I should say that a major requirement in my case is that a distro released or installed in 2011 supports BCM 4311 out-of-the-box. Yes, I need it, as I can’t have wired Internet here where I am now.
Everything Ubuntu and Mint is as braindead as it ever was: I am proposed to install “restricted drivers” (Broadcom STA), yet I need a wired NIC in order to download the drivers! Just how idiot is that? That bloody package is not on the Live/install media! Needless to say, plain Debian discs don’t offer out-of-the-box BCM 4311 support either.
OpenSUSE 11.4, while working satisfactorily in VirtualBox, had some issues with a real live session on the real hardware, so eventually I dismissed it. I am not at ease with its package management tools anyway. Somehow, I also failed to make it support BCM 4311 right away. I’ve liked playing with SUSE Studio in the past, and there are plenty of extra repositories available, but it looks like it’s not my current cuppa tea.
Oh, and Mageia doesn’t support BCM 4311 on the LiveCD.
So it eventually went into making an extensive trial of Fedora 15 KDE, which is still in Beta, but it offers a very pleasant KDE 4.6.2 experience!
And F15 includes b43-openfwwf on all the LiveCD flavors, so BCM 4311 is supported from second zero! Yay!
Once you add a Folder View Activity on the desktop, it starts looking like a decent thing. Since 4.6, KDE really looks much more polished than in the past, and it’s also much more stable in 4.6.2. I still strongly dislike the concept of a plasmoid, but I suppose I could get used with that. I also lack a squared green System Monitor system tray applet that would show my CPU load and nothing more, but I suppose I could live with this thing that KDE always lacked (while GNOME, XFCE, Windows XP always had – LATE EDIT: OK, the darkgrey-on-grey CPU Monitor does the job, even if it can’t be made to look green.)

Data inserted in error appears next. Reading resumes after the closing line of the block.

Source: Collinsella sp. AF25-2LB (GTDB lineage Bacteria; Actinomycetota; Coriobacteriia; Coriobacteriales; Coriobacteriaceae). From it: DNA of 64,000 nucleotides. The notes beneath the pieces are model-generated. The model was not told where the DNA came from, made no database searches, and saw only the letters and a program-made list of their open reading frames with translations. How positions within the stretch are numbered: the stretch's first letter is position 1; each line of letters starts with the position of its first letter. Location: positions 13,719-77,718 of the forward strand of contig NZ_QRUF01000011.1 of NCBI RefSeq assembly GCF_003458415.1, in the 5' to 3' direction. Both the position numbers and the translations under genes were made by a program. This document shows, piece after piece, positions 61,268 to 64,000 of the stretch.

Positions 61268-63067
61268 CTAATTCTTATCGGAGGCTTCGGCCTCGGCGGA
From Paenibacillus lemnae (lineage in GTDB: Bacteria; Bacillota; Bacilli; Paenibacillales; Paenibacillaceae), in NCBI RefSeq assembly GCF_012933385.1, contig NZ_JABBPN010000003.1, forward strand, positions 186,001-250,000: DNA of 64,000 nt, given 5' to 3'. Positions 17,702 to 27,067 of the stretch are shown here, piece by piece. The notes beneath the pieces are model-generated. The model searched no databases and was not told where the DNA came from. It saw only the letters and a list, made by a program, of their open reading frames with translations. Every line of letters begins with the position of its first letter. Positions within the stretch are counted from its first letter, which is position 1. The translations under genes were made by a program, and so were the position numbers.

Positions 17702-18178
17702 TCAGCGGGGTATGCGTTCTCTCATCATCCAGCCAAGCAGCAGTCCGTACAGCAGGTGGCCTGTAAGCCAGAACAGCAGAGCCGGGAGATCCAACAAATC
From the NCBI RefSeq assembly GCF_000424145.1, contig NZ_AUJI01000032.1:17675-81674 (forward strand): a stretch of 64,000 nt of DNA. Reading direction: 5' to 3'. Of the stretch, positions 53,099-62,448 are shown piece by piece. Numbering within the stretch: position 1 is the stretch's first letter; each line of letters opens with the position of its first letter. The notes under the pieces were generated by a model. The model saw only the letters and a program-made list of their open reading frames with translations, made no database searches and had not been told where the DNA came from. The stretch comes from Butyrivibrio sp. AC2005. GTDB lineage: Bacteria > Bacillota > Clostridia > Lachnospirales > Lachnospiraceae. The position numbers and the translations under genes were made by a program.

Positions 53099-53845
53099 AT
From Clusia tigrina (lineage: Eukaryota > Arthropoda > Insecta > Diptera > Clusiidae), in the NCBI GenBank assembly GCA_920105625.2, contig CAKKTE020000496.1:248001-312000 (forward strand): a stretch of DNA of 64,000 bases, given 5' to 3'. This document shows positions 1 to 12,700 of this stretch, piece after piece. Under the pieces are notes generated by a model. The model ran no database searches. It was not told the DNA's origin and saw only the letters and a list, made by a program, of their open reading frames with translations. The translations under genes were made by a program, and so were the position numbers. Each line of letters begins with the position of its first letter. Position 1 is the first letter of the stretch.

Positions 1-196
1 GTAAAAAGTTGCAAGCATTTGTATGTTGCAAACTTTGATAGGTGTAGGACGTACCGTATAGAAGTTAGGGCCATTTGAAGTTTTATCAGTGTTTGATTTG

I even started to find Dolphin quite acceptable, given the general feeling of a better “polish” that the whole KDE 4.6.2 desktop exhibits. Some crashes I have experimented with 4.6.1 seem to have been fixed after updating the packages to 4.6.2. For managing huge directories with similar files (in a compact list view), I experimented with the latest Thunar, as it doesn’t bring too many dependencies, and I was satisfied with the way a GTK+ application looks under the latest KDE. To my surprise, even KPackageKit worked smoother than expected.
Of course, RPMFusion is needed for the restricted codecs. Also, when Gnash fails, Adobe’s Flash comes to the rescue (Yum repo RPM). Users of Calibre might want to add Kevin’s fedora-calibre.repo for getting the very latest version.
All in all, even if Fedora 15 is not released yet (ETA May 25), it’s less buggy than Ubuntu (at least in my experience), therefore after a couple of days of playing with F15 KDE, I’m joining Juan “Nushio” Rodriguez into recommending KDE4 with Fedora 15 as the way to go even for those who are long-time GNOME2 aficionados!
Here, I just said it.
GNOME is dead, long live…
If still needed, just the fact that it needs to be tweaked and the need for extensions are proofs of idiocy...zerozero wrote: extensions extensions
GS is very flexible and the community already started to tweak it